But what distinguishes Trump’s snub from earlier ones is the fact that these games are being hosted not by a rival, but a longtime ally to whom we’ve pledged our presence in order to secure peace. Trump isn’t boycotting North Korea, he’s boycotting their presence at the games. And who is responsible for North Korea’s presence at the games? Not North Korea: South Korea.
So let’s take this as the conscious gesture it is, in the context of the global stage: Trump dismissed the wishes of his ally in order to boycott his enemy. Look, South Korea and North Korea are perhaps working towards peace, and though there’s a good chance Kim’s gesture will turn out to be hollow, South Korea is at least open to the possibility.
We can sum it up simply: As South Korea begins diplomatic negotiations with North Korea, Trump begins to talk about taking military action against North Korea.
So that’s the big deal of KJU’s Olympic political overture: He showed the world that the United States is no longer interested in our ally’s interest. What’s going on here?
What’s going on is that these are all signs of America’s increasingly weak hand in the Korean conflict. American leadership will say publicly that we won’t tolerate a nuclear-armed North Korea, but the reality is that we’re tolerating a nuclear-armed North Korea right now and likely have been for several years. We know they’ve got nukes, but we don’t know how many they have or where they are, or if they’re capable of striking the United States.
We also say we want talks. Well, North Korea has used the Olympics to open a diplomatic channel with South Korea. It’s the first time the two countries have had direct bilateral talks in years. But do we support this? No. We dismiss it and call it propaganda, an implicit criticism of what we see as South Korea’s naïveté.
So why do we say we want talks, but then dismiss talks as useless? Because we’re not involved here. Kim Jong-un made his overture only to South Korea. In the same speech he famously threatened the United States—and only the United States—with his nuclear button.
We’re being pushed off the table here. Trump is a juvenile dipshit who unsurprisingly failed to understand that North Korea wields a bigger weapon than we do: They wield peace. If they want the war to be over, they don’t have to nuke anyone or sacrifice any of their population. They can just say, “Let’s squash it.” We can’t. In fact we’ve been struggling, and failing, to get them to that point. Trump has hyped himself to the point of considering military action, a desperate move. Whose hand is stronger?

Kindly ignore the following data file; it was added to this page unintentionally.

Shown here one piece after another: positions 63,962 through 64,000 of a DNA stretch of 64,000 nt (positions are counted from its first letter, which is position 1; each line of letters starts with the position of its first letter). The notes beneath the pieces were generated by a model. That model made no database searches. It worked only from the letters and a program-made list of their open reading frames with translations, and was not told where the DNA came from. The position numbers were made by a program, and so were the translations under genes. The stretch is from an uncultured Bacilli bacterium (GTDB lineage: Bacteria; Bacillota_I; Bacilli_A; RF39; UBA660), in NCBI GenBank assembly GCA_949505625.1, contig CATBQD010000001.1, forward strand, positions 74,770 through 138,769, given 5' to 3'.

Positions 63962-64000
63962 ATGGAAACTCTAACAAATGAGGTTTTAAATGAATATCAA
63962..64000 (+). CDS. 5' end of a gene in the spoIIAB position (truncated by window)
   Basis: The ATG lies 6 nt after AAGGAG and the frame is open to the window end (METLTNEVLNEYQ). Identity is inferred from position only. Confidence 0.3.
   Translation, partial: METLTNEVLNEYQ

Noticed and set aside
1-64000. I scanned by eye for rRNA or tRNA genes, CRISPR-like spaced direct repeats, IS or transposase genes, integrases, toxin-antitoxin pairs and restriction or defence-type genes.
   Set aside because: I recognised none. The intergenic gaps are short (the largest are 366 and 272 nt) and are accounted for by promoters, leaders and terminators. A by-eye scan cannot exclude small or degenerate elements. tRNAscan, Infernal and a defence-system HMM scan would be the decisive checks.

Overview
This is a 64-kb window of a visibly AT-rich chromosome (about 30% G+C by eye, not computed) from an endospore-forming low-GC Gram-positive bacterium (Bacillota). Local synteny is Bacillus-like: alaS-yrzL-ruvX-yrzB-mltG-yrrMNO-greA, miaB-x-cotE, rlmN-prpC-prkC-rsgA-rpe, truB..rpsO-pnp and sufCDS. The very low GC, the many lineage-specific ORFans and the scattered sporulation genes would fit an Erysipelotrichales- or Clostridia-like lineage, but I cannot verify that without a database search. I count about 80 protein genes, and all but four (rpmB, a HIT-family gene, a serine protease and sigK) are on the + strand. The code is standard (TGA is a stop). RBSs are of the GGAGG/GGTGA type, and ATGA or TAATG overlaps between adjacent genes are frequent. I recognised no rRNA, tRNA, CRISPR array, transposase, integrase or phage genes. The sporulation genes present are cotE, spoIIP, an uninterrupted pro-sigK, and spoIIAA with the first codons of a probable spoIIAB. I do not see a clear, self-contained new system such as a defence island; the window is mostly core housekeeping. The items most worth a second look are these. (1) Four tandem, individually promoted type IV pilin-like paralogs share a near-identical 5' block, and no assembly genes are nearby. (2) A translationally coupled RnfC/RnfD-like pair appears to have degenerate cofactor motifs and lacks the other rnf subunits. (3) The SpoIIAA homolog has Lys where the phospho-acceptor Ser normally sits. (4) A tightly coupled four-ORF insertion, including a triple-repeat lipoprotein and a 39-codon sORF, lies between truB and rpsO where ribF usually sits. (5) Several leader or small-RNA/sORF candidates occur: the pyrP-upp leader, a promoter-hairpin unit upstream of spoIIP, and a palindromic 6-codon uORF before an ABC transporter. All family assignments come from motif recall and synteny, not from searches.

The future as I see it is a slow, skeptical, but steady detente between the two Koreas. Kim Jong-un isn’t suicidal and does not want a war. He won’t start one. If we attack North Korea, though, his calculation is different.
The best way for KJU to escape suicide, assassination, and war, as well as to bend interests in the region slightly more to his nation’s favor, is to wage peace. However, if tensions ease on the peninsula and the U.S. doesn’t open up to North Korea to the same degree as the other countries in the region—who have a much more immediate and relevant interest—things won’t look good for us. Soon we might be at odds with the wishes of South Korea, as well as the wishes of Japan, China, and Russia, who also have major interests in peace. Trump, it seems, is unlikely to be open to talks lacking substantial concessions from North Korea, hence his divergence here.
This opens up a the head seat at the negotiating table. Enter China.
In the end, we have to recognize the conflict has fundamentally changed. Kim Jong-un understands the power of peace, and the Olympics—a venue for international competition, not international conflict—is a perfect political symbol. Could he be bluffing? Sure, but to what end? Getting sanctions lifted, maybe. But if he doesn’t hold up his end, those sanctions will come right back down on him. He has incentive to hold to his word. He’ll eventually get killed in a coup if things keep getting worse. My bet is he secures negotiations in a slow process toward peace, and his ally China will mediate them. And if China can denuclearize North Korea, they push us out of the region, and we’ve lost the war. And we lost the Olympics.